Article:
Celiac.com Sponsor:
Celiac.com Sponsor:

Get email alerts Get Celiac.com E-mail Alerts

Ads by Google:

   Get email alerts  Subscribe to FREE Celiac.com email alerts


  • Content count

  • Joined

  • Last visited

Community Reputation

0 Neutral

About Christie

  • Rank
    New Community Member
  • Birthday

Contact Methods

  • Website URL
  • ICQ

Profile Information

  • Location
    Lake County, IL
  1. I was diagnosed as an adult so it may be different for a young child but...my iron was so low at first that the doctors asked me how I even got out of bed! Here it is 3 years later and my iron is just about normal. It still goes up and down but mostly it's okay. Keep working on it and try not to get discouraged.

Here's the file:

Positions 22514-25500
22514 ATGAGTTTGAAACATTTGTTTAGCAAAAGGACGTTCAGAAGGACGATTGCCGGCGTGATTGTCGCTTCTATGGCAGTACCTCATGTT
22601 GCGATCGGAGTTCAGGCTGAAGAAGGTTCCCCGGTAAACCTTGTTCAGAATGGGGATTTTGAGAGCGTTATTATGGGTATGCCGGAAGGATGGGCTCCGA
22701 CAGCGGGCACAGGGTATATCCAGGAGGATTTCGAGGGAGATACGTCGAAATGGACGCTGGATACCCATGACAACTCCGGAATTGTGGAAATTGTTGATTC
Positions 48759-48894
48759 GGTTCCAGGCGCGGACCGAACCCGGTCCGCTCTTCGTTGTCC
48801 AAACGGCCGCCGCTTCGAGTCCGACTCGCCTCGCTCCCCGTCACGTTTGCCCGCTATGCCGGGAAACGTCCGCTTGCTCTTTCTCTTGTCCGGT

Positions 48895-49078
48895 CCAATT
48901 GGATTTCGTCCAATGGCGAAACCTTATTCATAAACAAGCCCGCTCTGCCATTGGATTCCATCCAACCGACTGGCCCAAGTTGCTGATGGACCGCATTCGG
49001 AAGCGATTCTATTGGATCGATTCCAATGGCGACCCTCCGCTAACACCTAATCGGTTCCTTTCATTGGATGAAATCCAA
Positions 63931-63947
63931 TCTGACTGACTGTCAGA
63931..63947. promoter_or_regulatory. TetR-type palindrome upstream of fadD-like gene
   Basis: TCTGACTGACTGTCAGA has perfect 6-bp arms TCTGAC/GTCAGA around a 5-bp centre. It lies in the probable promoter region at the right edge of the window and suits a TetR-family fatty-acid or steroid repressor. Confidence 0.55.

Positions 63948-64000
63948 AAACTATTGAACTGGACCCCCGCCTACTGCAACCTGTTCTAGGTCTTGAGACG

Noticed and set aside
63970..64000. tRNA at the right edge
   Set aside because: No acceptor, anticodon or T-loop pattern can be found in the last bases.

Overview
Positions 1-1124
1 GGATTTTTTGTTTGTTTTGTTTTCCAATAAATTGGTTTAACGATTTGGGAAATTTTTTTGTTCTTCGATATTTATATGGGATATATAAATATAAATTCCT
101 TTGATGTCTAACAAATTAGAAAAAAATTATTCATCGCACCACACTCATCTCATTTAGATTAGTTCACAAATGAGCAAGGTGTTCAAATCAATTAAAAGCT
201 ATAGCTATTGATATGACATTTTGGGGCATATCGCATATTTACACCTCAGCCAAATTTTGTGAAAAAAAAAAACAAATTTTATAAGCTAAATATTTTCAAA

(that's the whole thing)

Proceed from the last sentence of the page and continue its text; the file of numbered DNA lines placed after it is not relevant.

2. I was diagnosed 3 years ago last month. It was very overwhelming at first but I went gluten-free 100% (as far as I know) immediately. I didn't grieve until probably a year later. I was so sick before my diagnosis that it really was a relief to find out what was wrong...and that I wasn't dying of cancer. Two of my three daughters have since been diagnosed as well as my mother. I CAN'T let this get me down because my kids (16 & 20) don't want to see me struggling. I have to be a good role model for them. However, I do admit there is one situation that always brings me to tears. The company I work for promotes 'team' lunches and holiday celebrations that usually involves food. I have to remind the people planning an event, of my dietary restrictions...EVERY TIME! 9 out of 10 times the catered meal does not include even one item that is gluten-free. Salads have croutons and/or dressing is already in the bowl. Is that discrimination in the workplace? If I was dieting as a way to lose weight okay, but I CAN'T eat a little gluten "just this one time". Most of the time when we all go to lunch I end up having to order a plain green salad with no dressing. And of course this is always a topic of discussion at the table. Sometimes it's hard being different.